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The improbable relationship between two very different people living in the crowded city of Mumbai is the central pillar of this elegantly filmed and effective Indian production - in cinemas Friday, August 2nd

The titular photograph of Miloni (Sanya Malhotra) is the thread connecting the episodic narrative. It is taken by Rafi (Nawazuddin Siddiqui) a freelance photographer, eking out a living by taking pictures of tourists at the attraction of the Gateway. Against all the odds and despite the difference in age, background and education, they develop a strong connection.

Said photograph, which is never seen clearly, appears to transform Miloni into an image of beauty. Otherwise, she appears a self-effacing young woman devoted to her studies. Her willingness to go along with her family’s wishes is illustrated by her mother choosing the colour of the dress which suits her best. By volunteering the photograph taken by Rafi, she is compliant in responding to her parents plan to arrange an introduction to a suitable match for her. Despite her own interest in becoming an actress, she studies accountancy at college.

In contrast to the comfortable home where Miloni lives with her parents and sisters, Rafi shares one room in a multi-occupied building with a convivial group of friends and fellow photographers. They and others of Rafi’s acquaintance make much of the fact that his grandmother, living in his home village at a considerable distance (three days journey by train) wants to see him married. He has provided a dowry for each of his sisters and sends money regularly to his grandmother leaving himself with no means of setting up home himself.

Left with extra copies of the photograph of Miloni, it occurs to Rafi to send a sample to his grandmother as proof that he has a girlfriend, not anticipating that this will result in his grandmother coming to see for herself. This sets off a chain of reactions which form the main body of the film. Miloni goes along with the deception and even creates a back story for herself as an orphan. The character of the grandmother (played by Farrukh Jaffar) motivated by the need to see her grandson married, is a an unusual portrayal of a woman in old age, well able to adapt to life in the big city.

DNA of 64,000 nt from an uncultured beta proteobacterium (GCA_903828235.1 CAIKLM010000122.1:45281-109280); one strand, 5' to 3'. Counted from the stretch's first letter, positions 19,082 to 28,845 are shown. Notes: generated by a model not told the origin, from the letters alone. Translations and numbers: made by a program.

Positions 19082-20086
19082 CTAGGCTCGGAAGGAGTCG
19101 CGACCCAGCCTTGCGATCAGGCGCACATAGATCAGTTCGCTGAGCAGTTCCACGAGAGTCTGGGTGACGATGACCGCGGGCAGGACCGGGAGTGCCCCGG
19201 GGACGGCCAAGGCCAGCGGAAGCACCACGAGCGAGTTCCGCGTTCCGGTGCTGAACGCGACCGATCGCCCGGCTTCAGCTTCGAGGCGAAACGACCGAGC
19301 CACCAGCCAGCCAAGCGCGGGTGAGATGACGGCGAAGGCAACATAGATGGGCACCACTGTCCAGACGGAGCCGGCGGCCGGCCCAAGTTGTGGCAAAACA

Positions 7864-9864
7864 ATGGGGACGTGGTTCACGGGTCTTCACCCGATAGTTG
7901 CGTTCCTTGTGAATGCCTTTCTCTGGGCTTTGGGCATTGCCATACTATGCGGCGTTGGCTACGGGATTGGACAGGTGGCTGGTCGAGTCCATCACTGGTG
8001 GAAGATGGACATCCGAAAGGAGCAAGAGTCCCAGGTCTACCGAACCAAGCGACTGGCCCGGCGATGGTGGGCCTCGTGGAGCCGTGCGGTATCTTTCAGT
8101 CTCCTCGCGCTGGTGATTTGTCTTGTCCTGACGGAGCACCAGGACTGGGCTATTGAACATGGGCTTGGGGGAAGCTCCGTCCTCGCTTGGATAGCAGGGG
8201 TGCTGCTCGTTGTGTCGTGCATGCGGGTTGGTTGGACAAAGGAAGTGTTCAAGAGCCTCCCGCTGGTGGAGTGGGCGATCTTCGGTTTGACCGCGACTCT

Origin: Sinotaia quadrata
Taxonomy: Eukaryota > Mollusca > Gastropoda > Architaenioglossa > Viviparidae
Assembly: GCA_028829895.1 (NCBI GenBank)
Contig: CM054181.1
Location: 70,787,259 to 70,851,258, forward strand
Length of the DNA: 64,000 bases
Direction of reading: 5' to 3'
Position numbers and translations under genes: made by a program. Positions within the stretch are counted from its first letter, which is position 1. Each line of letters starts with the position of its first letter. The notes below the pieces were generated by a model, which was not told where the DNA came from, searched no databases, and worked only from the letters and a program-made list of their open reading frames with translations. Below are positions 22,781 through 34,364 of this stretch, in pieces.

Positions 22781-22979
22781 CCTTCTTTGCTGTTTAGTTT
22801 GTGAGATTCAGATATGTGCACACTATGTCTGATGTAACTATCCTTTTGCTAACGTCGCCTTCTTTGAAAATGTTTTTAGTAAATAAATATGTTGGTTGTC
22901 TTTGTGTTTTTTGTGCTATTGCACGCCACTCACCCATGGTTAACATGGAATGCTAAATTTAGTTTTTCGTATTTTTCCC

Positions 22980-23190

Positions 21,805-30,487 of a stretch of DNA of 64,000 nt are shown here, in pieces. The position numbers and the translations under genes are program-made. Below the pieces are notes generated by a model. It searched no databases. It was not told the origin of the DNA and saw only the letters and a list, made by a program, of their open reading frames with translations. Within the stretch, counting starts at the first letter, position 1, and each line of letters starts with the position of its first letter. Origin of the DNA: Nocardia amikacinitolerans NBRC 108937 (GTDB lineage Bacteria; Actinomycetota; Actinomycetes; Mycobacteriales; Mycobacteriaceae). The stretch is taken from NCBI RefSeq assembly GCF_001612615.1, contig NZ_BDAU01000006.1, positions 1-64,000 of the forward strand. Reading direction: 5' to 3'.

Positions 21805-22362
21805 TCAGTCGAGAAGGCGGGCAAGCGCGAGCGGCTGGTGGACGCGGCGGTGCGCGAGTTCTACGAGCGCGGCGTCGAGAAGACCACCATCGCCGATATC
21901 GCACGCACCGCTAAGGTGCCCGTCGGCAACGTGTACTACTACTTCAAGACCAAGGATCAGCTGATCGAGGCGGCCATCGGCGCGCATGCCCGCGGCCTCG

Various encounters with taxi drivers, visits to the cinema, a meeting with prospective husband (whose aim in life is to get away from his parents) expand our understanding of the characters of the couple. Miloni with the awareness of Rafi waiting in the background manages effectively to get away from her unpleasantly assertive college lecturer. She benefits from advice from the more worldly-wise maid within her parents household.

Despite the differences in background, Rafi and Miloni each have stories which demonstrate their strong attachment to their grandparents. Little is said but they manage to meet up quite successfully and spend time together. The specially composed music supports the screen images, often creating a melancholy but intimate atmosphere. Who knows how their friendship will progress but each appears to have a deepening understanding of their importance to each other.

Photograph is in cinemas across the UK on Friday, August 2nd.

By Patricia Cook - 29-07-2019

As a child, the weekly family outing was going to the pictures every Monday night at our local cinema, The Kelburne (in Paisley, Scotland), followed by a fish and chip high tea in the cinema café. In...

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